Columbus uses wonderfully inventive cinematography to tell a tale of dysfunction and self-improvement in the eponymous city of Ohio.
There is an air of Robert Altman’s Short Cuts, of Lost in Translation and indeed Richard Linklater’s Before Triolgy about Columbus, a fine debut feature from the Japanese video essayist Kogonada.
The screenplay feels like an adapted novella, with its well-turned, smart dialogue, and its riffs on the Modernist architecture that can be famously seen at various points in the city. The young Korean translator Jin (John Cho) is in Columbus because his father, an esteemed Professor of Architecture is in a coma in a local hospital. The lecture which the academic had intended to give has been cancelled, the son has flown from Korea to be at his bedside.
Relations between son and father are not good, it seems, and they haven’t spoken for a year. We learn this when Jin accidentally meets outgoing young librarian, Casey (Haley Lu Richardson) who had been hoping to attend the lecture. The unlikely pair confide a bit, slowly but surely, they endlessly smoke and tease information about their somewhat dysfunctional yet oddly functioning family lives. There is a sense of counterweight or counterbalance about two contrasting lives and the chord struck.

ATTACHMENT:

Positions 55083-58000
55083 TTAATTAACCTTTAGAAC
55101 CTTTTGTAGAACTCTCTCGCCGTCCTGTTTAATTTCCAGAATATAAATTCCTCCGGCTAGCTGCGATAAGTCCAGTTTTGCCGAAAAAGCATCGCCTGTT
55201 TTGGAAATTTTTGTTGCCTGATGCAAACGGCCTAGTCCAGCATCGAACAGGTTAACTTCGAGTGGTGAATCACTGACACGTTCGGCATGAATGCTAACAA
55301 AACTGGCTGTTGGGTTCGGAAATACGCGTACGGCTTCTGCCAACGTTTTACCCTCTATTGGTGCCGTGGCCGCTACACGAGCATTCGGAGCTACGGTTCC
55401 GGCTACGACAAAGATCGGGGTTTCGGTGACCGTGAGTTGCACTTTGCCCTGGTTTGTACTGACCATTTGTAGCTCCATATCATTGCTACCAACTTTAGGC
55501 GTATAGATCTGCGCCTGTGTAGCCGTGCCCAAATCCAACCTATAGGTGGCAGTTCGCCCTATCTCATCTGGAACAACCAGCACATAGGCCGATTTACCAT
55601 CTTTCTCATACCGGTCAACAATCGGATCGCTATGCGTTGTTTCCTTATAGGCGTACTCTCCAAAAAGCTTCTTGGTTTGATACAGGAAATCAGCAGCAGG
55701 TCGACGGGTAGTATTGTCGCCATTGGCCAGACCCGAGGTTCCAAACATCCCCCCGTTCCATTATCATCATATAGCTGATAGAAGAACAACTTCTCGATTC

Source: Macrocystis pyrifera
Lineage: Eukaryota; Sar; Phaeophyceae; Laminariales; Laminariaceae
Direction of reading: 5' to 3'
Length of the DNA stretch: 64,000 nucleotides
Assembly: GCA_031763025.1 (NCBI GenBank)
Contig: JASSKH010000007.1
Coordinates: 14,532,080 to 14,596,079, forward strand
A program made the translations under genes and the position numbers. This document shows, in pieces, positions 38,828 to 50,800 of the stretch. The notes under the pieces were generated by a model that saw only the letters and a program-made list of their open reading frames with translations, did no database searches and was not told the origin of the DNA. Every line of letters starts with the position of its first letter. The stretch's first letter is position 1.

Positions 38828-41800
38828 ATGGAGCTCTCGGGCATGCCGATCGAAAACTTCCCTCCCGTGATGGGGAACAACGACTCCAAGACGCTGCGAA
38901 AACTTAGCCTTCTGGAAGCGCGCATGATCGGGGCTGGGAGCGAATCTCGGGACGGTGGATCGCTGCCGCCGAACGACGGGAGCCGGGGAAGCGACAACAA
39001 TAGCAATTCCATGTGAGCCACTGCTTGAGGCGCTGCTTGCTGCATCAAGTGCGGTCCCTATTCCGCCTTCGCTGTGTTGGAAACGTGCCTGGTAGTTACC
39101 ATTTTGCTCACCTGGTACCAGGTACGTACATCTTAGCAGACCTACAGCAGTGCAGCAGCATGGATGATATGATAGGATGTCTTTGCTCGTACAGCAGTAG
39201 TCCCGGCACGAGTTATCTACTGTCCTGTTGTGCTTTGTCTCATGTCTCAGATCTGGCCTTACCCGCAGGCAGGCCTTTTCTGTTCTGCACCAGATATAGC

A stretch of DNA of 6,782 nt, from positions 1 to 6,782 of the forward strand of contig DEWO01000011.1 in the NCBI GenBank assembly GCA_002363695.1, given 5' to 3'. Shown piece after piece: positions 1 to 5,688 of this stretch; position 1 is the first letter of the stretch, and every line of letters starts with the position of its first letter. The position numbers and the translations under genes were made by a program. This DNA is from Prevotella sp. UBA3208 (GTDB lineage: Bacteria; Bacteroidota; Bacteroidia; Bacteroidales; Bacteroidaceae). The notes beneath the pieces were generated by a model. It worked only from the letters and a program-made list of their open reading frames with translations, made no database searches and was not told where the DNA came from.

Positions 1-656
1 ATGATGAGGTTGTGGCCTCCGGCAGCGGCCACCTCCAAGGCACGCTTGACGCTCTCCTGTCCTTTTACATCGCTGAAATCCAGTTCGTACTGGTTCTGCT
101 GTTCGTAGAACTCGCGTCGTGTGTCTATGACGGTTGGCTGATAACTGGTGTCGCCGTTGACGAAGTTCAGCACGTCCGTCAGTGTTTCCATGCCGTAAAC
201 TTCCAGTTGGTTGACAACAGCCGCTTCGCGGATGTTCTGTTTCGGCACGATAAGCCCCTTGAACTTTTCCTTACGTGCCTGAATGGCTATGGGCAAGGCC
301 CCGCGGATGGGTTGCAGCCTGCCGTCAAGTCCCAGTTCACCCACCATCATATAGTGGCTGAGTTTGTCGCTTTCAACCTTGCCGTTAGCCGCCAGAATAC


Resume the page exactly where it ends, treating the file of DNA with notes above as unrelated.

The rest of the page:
The pair satisfy their growing curiosity about each other through their questions and responses on visits to key architectural masterpieces in a curiously deserted Columbus. If there were so few people walking the streets in real life, you might indeed consider visiting the city of architectural splendour after watching this film (how did they get rid of all the locals?)
Casey is working as a librarian and living with her mother, and she is something of an ‘archictecture nerd’ as Jin indeed teasingly tells her. The question of her studying architecture and improving her life becomes the nub of the film. However the fulfillment of such an aspiration is complicated and to tell why is to spoil.
Columbus is in sum a compelling indie slice of life that does not try to manipulate you with cellos or violins, but rather employs plenty of that valuable thing, silence. So, take for granted that minimalist but attractive score and fit yourself in to Kogonada’s marvelous sense of pacing.
Everything is slowed down, people idle through and around rooms or walk back and forth as they do in life and we follow their every move with intense curiosity because the acting and direction all round is supreme. Parker Posey plays Eleanor, the architecture professor's lover with real style. Rory Culkin plays the boyfriend with whom Casey is having a desultory relationship that appears to be going nowhere fast. Recommended. At the IFI from Friday.
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